The minimalist guide to Mac System Preferences

Apple, Mac, OS X, System Preferences, Tips

Mac users need to make time to get intimate with System Preferences, but you can use that time more effectively with these simple tips – they should help you navigate through the preferences with ease.

When you launch System Preferences from the Dock you’ll be presented with a hopefully familiar window showing all the different categories you can choose to explore – but if you know which Preference you are looking for, you can get to the relevant one much more quickly with this tip: Just right-click and hold the System Preferences in the Dock and a pop-up menu appears listing all the preferences, just choose the one you need to open it fast. There’s a nifty keyboard shortcut, too: Alt and F2, which opens up the Display system pane, then type Command-L. Another quick way to get there is to use Command-Space to open Spotlight where you type sys, select System Preferences and hit Return.

Get around

Once you’ve tweaked the System Preference you needed to adjust you may find you need to go explore another preference to get your Mac working just right. Did you know that when you click and hold the Show All button (it’s the button to the right of the directional arrows at the top of the pane) a drop down menu will appear that lets you quickly navigate to the next preferences without returning to the main menu? Or use the System Preferences View menu in the menu bar. Or that once you are in the main menu inside System Preferences you can get to the search menu using Command-F and navigate through settings using Command – [ and Command -]?

Confused? You won’t be

The search button in System Preferences isn’t just window dressing, it also provides you with a quick and easy way to figure out which setting(s) you need to adjust to make things happen. Type what it is you are looking for, “Pairing”, for example, as you type possible matches for what you seek will appear below the search box and the relevant preferences will be illuminated by an on-screen spotlight. This makes it much easier to identify which setting(s) you may need to adjust. (You can also find relevant Preferences using Spotlight Search).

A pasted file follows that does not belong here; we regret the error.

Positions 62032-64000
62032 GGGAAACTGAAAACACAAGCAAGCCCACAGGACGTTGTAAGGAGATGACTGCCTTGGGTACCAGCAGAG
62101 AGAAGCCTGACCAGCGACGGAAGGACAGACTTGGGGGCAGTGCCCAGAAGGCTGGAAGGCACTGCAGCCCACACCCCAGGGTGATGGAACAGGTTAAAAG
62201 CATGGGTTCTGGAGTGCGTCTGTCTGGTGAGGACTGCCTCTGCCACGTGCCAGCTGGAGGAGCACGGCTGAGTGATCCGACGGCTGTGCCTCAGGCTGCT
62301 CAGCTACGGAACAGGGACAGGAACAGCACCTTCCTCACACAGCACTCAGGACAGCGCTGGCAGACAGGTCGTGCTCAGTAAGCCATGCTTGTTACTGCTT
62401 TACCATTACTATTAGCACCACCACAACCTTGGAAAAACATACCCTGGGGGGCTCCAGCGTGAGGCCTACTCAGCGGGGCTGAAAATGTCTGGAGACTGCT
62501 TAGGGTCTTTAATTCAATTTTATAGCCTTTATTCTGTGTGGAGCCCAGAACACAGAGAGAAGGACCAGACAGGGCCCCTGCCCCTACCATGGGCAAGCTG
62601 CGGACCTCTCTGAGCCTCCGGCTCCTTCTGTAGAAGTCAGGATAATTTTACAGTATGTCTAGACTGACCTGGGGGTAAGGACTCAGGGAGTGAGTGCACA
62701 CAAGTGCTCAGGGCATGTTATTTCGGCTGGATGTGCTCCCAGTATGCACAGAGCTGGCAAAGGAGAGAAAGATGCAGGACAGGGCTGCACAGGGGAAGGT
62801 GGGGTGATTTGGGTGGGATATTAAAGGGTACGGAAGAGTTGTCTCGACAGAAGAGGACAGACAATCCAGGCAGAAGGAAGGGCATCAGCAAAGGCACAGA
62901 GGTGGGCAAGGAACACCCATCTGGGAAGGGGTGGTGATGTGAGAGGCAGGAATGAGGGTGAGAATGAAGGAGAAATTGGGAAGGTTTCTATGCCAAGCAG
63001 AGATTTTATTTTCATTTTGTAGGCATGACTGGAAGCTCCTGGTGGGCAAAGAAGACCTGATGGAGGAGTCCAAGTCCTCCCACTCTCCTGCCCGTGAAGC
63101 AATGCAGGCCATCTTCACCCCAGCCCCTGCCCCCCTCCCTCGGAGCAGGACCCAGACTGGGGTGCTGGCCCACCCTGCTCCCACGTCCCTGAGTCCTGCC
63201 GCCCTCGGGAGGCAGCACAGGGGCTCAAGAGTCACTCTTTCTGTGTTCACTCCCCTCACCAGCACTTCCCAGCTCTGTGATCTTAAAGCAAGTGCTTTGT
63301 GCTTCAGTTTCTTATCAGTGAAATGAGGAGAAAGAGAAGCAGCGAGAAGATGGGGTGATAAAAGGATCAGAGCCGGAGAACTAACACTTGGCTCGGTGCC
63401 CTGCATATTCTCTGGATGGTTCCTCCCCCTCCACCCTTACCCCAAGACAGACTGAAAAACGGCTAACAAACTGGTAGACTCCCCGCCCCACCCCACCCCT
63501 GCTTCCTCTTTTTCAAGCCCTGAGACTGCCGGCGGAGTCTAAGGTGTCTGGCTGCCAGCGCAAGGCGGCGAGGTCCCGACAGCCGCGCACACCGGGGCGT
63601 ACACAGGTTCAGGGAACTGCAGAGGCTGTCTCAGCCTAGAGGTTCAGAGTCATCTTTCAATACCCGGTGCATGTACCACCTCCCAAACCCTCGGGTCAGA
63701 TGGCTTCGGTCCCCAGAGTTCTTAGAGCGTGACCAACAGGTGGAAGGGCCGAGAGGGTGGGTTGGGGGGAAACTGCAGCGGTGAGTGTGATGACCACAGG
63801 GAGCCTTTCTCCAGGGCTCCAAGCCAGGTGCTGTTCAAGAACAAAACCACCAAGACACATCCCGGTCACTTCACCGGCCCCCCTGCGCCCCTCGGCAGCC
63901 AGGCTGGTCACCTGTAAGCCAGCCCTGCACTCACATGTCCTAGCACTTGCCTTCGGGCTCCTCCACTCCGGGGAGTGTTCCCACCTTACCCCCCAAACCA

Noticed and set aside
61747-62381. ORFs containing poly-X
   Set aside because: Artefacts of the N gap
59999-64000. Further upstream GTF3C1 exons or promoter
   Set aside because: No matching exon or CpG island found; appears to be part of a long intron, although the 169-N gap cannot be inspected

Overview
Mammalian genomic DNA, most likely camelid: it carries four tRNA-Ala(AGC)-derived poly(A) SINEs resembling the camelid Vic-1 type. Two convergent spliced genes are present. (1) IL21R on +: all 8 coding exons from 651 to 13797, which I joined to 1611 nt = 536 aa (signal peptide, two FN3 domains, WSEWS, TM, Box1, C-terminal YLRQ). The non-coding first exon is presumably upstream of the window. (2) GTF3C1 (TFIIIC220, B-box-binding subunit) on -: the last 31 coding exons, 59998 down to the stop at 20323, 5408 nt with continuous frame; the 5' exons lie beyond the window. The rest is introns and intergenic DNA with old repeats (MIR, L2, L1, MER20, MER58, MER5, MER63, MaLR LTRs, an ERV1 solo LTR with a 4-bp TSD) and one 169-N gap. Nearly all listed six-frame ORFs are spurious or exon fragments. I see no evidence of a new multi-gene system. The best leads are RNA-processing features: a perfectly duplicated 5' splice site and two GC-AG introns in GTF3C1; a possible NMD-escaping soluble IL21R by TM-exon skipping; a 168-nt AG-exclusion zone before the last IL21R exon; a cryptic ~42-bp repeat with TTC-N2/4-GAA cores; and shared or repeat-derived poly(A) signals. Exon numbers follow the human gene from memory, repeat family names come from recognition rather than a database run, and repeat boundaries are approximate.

Got too many Preferences you don’t ever adjust? Perhaps third-party applications have added new items, or you want to hide certain functions from family members inside their User account – the good news is you can achieve this by launching System Preferences and choosing Customize in the View menu. Checkmarks appear beside each icon, uncheck these to make them disappear. This doesn’t mean they are gone forever, you’ll still find them if you need them by running a Spotlight or System Preferences search, or using the View menu.

One more thing: You’ll sometimes find that System Preferences for apps you no longer have on your Mac remained visible in the pane, you can remove these by right-clicking the icon and selecting ‘Remove’ in the contextual menu that appears. (But don’t do this unless you are certain you’ve removed the problem app).

By default Apple presents your Preferences within a series of predefined categories. If you find you get used to using drop down lists or search to find Preferences you might choose to present them alphabetically using the Organize Alphabetically option inside the View menu. You can also choose to make some icons invisible (see above), as they remain available, just invisible.

I hope this short collection of ideas helps you navigate System Preferences. I’ll be following this post up with more in-depth details of how some of the key preferences work.

[Source:- Computer world]